Cats should have access to plenty of fresh food and water. Cats will tend to eat more during the winter due to burning more calories in order to keep themselves warm. Place food and water in plastic bowls to prevent tongue injuries. Metal bowls can cause their tongue to stick to them which may lead to injuries. Check water bowls daily to make sure the water hasn’t frozen. If you suspect there has been an incident that may have hurt your pet, take him to the veterinarian. Pet insurance can help keep veterinary costs, like these, down.

Cat health insurance will allow you to take your cat in for a check-ups whenever you need to, to ensure your cat is healthy. Cats that are sick can have a more difficult time dealing with the elements than a healthy cat.

Pet ID tags: Your pet’s wallet

Posted on: February 2nd, 2011 by

A dog with pet insurance wears an ID tag.
By: Lisa Deanne Gilman
The Rescue Train, for Pets Best Insurance

The scariest news a pet owner can hear is that their dog or cat is lost. Whether the gardener left the gate open, a child didn’t close the door all the way or your pet escaped from a friend’s house while you were vacationing, the news of a missing family member sends a shock to your system.

Some lost pets do make it back home and having an ID tag on your dog or cat is the best way to increase your chances of that happening. And unless you have a pet kangaroo, your furry family member does not have a pocket to carry ID, so his collar becomes his wallet.

Being the director of an animal rescue, I hear sad stories of missing pets and all of the excuses of why they weren’t wearing a tag all the time. Some of the most common are:

Excuse: “I’ve had animals all my life and none have ever gotten out”.
My response: I’m sorry you learned the hard way that, unfortunately, unexpected things do happen.

Excuse: “I don’t like the noise the tag makes”.
My Response: Nowadays there are noiseless plastic tags, tag pouches, an engraved plate that adheres to the collar rather than dangle, and even personalized collars with your contact number stitched right onto the fabric.

Excuse: I had just given my pet a bath that day.
My Response: Put the collar right back on after the bath. Don’t wait!

Excuse: My dog has a microchip.
My Response: Microchips are an excellent way to keep track of your pet; however, the animal needs to be taken to a shelter or vet’s office where there is a scanner. Some people who find an animal don’t think to have it scanned for a chip. Make it easy for any Good Samaritan who might stop to help your animal by having an ID tag with all your current information, and have your pet chipped, too, in case a collar should fall off.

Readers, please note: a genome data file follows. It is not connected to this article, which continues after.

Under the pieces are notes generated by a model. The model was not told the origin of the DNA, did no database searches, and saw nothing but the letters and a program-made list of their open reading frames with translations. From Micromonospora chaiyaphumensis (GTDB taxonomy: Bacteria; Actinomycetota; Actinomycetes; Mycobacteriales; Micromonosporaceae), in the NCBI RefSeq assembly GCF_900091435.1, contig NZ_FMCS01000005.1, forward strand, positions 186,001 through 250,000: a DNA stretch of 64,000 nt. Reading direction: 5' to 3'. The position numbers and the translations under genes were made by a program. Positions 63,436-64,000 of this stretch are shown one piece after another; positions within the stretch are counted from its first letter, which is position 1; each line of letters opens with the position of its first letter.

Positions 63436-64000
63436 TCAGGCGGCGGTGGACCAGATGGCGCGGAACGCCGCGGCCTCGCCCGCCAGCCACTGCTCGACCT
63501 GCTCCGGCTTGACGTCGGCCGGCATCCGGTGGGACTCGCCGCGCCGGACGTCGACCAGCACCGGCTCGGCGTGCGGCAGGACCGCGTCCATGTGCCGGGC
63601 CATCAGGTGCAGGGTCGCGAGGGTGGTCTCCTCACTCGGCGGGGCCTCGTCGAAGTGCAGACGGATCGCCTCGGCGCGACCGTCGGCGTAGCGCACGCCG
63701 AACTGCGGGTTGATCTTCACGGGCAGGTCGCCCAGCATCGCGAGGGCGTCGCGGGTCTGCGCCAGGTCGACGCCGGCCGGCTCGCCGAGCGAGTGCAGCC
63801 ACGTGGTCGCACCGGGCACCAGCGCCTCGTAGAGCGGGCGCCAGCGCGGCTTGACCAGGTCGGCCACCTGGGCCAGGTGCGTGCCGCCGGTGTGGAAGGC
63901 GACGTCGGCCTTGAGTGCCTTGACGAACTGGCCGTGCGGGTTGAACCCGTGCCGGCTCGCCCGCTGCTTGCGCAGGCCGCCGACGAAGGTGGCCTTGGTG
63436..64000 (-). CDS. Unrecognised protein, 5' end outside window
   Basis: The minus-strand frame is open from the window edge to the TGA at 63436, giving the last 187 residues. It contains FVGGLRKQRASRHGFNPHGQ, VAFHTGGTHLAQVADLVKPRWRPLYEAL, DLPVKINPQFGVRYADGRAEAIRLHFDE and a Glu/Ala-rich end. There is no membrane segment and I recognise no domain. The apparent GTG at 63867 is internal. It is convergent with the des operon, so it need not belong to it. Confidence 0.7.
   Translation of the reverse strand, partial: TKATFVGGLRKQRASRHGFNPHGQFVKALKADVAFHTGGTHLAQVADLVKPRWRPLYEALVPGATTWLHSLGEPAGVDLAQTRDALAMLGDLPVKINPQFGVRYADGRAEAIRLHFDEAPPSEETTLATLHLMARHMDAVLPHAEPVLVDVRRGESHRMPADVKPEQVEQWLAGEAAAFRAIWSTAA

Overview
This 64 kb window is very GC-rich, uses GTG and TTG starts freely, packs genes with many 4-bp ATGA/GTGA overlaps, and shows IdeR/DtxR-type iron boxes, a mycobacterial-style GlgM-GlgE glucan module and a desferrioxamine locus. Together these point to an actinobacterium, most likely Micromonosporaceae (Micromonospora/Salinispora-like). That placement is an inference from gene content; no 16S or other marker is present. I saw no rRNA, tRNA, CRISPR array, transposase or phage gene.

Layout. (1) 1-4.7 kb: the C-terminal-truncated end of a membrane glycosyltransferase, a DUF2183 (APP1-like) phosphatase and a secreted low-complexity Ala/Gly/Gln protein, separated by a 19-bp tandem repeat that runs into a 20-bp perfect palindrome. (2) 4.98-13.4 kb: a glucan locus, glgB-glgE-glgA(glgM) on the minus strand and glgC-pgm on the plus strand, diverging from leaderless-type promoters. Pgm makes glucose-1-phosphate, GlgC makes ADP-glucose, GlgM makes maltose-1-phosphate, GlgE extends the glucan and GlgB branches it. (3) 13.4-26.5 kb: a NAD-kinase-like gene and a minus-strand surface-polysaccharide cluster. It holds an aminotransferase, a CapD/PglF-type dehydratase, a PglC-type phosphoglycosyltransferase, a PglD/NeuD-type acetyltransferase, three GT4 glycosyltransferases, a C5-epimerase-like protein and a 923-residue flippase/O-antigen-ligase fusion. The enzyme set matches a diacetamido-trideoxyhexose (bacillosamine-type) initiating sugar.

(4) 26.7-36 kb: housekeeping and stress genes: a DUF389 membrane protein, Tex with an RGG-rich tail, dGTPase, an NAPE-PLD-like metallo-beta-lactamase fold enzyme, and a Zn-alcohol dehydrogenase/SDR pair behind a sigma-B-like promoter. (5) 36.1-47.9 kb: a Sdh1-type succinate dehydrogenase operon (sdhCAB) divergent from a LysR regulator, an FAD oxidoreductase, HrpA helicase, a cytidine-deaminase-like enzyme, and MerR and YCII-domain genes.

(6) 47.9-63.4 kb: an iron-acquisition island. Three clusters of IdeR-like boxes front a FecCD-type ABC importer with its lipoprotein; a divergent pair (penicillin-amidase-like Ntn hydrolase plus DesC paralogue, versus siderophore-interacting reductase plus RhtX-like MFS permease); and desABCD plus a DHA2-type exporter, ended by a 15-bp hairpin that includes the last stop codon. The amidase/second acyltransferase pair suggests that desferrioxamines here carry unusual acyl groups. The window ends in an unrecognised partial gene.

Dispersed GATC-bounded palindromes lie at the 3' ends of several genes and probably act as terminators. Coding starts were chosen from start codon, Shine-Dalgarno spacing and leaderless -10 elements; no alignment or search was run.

The reality is that an ID tag should be on 24/7 for the life of the pet. Without one they are at risk. Identification tags are the cheapest and easiest ways to bring your pet back home safely. When people tell me they don’t like to have a dog or cat’s collar on in their home I ask why? What if there were an emergency like a fire or earthquake? In the animal kingdom, when scary things happen, flight is often an animal’s first response. And if your dog or cat does get lost during an emergency situation, an ID tag greatly increases the chances of getting the animal home to you quickly.

When our rescue group goes to the shelter to pull an animal we make sure we put a collar and tag on the animal before stepping outside the building. We highly recommend that if you adopt a new pet, you do the same, as coming to a new home is a particularly vulnerable time for an animal. New people and situations can be stressful for a pet. You don’t yet have a relationship with a dog or a cat who is new to the family. They don’t know to come when you call them. If they get out of your yard they are not familiar with their territory. Don’t wait to get a tag – have it before the animal comes home.

We recommend the lightweight plastic tags that you can print on both sides. They are quiet, come in bright eye-catching colors, and don’t get scratched or worn like some of the metal tags. We also suggest putting your pet’s name, address and at least two phone numbers on the tag. Also the word “REWARD” might give anyone who finds your pet more of an incentive to return them to you. “Scan me for a chip” lets people know that your animal is also microchipped and there might be additional contact information. And remember, if you move or change your phone number, don’t forget to update your pet’s tag. It doesn’t do much good if the contact information is not current.